Sci-Fi novel covers

I love the old-school fabric cover effect.
 This is an old post about a great service named Pronoun, that is now sadly gone. I ave rewritten it into the past tense to take account of the demise of this aggregator. I was very impressed with Pronoun for self-publishing. Even after being on the platform for only a couple of days, already things were happening. It wasn't reporting to me that I had made any money yet, as of April 2017, but things were happening. A Kindle edition of Galaxy Dog was listed onGoodreads, and it already had a four star rating on Goodreads.

And the cover images that Pronoun generated for its own use on the site were absolutely gorgeous. The ebooks were pictured as if they were a hardback with a textured cover. It gave the effect of a book printed directly on the boards, a nice rough white buckram for example, giving a lovely textured feel. For more about the importance of the feel of covers, this is a nicearticle about the texture of sci-fi and fantasy books. 

Uploading the book to a new aggregator also gives the opportunity of writing a new blurb. Here's the blurb I came up with for the Pronoun edition on Amazon:

Galaxy Dog is an old-school story of robots spaceships and rebellion across a galactic empire. A small group of friends, one woman, one man, and one robot incite a revolt and take on the might of the Tarazet Deep Space Navy. They find an immensely powerful alien spaceship so, even though the rebellion is extremely outnumbered, they still stand a chance. Galaxy Dog combines the action of military sci-fi with the heart of space opera. There are robots, aliens, space battles, and all the good things that make sci-fi so enjoyable.

Of course, blurbs always feel like marketing hooey, and more of a hindrance than a help sometimes in selecting a novel, but I know I read them. There are also some peculiarities of a sci-fi blurb that make them particularly difficult to craft. In sci-fi, the setting itself usually needs to be set up even before the main character. Like any other work of fiction, there should be some non-spoliery set-up of the plot. We need to know what the heroes are fighting against and why. It's probably not a good idea to go too deeply into the science or world building, no matter how much effort went into that element of the book.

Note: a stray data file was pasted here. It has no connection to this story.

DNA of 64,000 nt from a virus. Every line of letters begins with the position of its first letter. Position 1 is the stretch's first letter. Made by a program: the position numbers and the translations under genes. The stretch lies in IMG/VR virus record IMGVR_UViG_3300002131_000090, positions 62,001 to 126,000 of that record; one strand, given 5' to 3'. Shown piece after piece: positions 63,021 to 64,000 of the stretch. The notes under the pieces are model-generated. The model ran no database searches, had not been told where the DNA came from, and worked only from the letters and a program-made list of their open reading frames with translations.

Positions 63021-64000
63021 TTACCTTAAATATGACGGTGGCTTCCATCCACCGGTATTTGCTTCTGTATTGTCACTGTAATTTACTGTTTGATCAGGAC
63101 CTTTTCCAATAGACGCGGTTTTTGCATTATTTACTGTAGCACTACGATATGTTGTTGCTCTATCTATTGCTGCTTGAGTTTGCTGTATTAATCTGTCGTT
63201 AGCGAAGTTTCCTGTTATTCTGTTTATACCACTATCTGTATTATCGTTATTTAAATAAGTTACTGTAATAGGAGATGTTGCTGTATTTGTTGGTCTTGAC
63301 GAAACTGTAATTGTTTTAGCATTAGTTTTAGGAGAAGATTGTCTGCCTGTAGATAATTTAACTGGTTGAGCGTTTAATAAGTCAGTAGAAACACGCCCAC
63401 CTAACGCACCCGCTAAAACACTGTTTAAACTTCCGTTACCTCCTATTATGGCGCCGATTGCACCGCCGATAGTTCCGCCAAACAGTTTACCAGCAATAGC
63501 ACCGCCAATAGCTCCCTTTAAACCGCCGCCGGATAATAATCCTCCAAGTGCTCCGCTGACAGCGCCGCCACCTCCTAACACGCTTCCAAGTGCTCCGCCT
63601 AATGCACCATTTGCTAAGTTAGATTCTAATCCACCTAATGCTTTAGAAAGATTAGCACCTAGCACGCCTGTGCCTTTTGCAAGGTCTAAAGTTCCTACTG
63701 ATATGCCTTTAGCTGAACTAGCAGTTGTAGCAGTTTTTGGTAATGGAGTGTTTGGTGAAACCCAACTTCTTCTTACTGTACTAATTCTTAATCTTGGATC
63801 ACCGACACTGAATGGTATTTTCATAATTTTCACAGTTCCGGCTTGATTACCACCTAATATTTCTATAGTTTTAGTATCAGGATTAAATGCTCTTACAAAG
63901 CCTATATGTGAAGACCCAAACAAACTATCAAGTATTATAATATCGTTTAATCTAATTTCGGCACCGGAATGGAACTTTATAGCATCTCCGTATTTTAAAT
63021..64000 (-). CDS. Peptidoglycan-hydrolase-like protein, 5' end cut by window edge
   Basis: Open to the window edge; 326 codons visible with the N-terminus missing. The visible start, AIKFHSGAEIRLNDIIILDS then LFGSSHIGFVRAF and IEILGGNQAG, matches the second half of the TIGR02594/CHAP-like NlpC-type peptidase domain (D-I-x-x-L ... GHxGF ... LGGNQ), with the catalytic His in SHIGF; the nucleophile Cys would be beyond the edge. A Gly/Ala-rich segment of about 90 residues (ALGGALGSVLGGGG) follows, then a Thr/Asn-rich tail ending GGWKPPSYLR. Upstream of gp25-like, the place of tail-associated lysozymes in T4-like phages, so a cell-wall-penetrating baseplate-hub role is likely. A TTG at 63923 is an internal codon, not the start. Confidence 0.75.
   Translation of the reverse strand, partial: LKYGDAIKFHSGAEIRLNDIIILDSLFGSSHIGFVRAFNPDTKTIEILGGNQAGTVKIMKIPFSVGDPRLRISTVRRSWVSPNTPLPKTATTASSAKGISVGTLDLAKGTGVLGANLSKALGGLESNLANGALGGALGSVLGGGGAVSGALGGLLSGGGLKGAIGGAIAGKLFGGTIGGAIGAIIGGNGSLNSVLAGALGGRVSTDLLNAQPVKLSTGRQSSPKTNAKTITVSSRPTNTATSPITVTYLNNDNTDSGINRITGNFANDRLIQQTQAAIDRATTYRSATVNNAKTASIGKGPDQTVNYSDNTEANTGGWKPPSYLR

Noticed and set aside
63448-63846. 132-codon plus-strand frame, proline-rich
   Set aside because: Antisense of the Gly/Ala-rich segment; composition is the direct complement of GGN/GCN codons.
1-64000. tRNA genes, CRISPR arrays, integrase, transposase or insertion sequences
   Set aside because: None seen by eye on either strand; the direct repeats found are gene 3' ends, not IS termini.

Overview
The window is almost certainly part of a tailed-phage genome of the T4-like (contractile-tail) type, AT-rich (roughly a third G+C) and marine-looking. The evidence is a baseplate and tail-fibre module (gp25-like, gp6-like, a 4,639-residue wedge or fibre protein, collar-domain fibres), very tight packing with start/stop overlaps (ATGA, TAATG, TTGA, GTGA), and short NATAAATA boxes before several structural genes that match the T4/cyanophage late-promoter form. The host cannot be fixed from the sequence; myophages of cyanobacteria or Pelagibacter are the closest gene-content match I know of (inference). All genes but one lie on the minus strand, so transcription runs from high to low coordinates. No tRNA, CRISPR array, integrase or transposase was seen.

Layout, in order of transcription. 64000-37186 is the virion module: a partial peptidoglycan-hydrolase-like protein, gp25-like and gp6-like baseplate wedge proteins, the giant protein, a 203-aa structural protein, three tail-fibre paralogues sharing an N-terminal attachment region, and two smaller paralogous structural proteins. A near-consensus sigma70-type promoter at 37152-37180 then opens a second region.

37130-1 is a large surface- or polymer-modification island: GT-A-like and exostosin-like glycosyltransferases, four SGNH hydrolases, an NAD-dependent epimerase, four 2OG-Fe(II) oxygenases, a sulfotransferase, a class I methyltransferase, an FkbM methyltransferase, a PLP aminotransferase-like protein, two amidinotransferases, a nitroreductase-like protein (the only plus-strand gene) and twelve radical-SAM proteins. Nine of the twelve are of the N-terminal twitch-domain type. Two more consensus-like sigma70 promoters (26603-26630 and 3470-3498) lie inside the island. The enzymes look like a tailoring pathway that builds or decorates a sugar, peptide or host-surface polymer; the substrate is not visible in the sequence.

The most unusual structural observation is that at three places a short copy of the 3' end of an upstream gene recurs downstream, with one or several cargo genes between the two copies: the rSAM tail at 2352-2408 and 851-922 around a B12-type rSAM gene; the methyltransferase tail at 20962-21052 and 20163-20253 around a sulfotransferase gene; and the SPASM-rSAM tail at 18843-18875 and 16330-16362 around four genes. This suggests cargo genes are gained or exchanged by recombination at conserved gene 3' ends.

With the blurb done and the book on Amazon, I suddenly noticed there was something called the Amazon Best Sellers Rank, and Galaxy Dog was ranked at #102,570. I immediately had to find out what this means, and Make Use of has ahandyexplainer. There's a bunch of detail about how this number is calculated, then a summary of what the ranks mean in book sales.

An Amazon Best Seller Rank of 50,000 to 10,000 means a title is selling close to 1 book a day. A rank of 10,000 to 3,000 is 5 to 25 books a day. A rank of 3,000 to 500 is 25 to 70 books a day. A rank 1,500 to 350 is 70 to 500 books a day. A rank of 350 to 20 is 500 to 2,000 books a day. Being in the top twenty equates to sales of 2,000 to 4,000 books a day, while a rank 1 to 5 means shifting a whopping 4,000 books a day, or more.

Needless to say, I will be coming back to this page and pressing refresh constantly to see what happens to my rank. I'll most likely then report what happens here on the blog for the amusement of any readers who happen by.